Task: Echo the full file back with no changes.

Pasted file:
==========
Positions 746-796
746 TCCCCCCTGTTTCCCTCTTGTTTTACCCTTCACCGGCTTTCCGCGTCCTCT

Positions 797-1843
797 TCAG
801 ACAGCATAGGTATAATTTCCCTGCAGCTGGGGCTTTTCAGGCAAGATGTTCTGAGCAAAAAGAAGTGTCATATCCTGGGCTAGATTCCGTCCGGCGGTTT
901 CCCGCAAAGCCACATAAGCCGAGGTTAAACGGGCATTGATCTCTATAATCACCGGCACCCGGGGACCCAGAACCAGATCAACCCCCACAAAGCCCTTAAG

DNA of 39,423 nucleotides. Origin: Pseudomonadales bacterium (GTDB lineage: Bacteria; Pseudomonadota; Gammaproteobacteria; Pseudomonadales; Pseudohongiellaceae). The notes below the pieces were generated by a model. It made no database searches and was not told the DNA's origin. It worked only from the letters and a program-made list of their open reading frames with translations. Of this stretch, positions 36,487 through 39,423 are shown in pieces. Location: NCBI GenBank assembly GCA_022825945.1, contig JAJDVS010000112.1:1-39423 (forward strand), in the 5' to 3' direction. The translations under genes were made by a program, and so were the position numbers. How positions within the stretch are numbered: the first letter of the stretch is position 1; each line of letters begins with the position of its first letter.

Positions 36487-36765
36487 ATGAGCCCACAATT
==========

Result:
Positions 746-796
746 TCCCCCCTGTTTCCCTCTTGTTTTACCCTTCACCGGCTTTCCGCGTCCTCT

Positions 797-1843
797 TCAG
801 ACAGCATAGGTATAATTTCCCTGCAGCTGGGGCTTTTCAGGCAAGATGTTCTGAGCAAAAAGAAGTGTCATATCCTGGGCTAGATTCCGTCCGGCGGTTT
901 CCCGCAAAGCCACATAAGCCGAGGTTAAACGGGCATTGATCTCTATAATCACCGGCACCCGGGGACCCAGAACCAGATCAACCCCCACAAAGCCCTTAAG

DNA of 39,423 nucleotides. Origin: Pseudomonadales bacterium (GTDB lineage: Bacteria; Pseudomonadota; Gammaproteobacteria; Pseudomonadales; Pseudohongiellaceae). The notes below the pieces were generated by a model. It made no database searches and was not told the DNA's origin. It worked only from the letters and a program-made list of their open reading frames with translations. Of this stretch, positions 36,487 through 39,423 are shown in pieces. Location: NCBI GenBank assembly GCA_022825945.1, contig JAJDVS010000112.1:1-39423 (forward strand), in the 5' to 3' direction. The translations under genes were made by a program, and so were the position numbers. How positions within the stretch are numbered: the first letter of the stretch is position 1; each line of letters begins with the position of its first letter.

Positions 36487-36765
36487 ATGAGCCCACAATT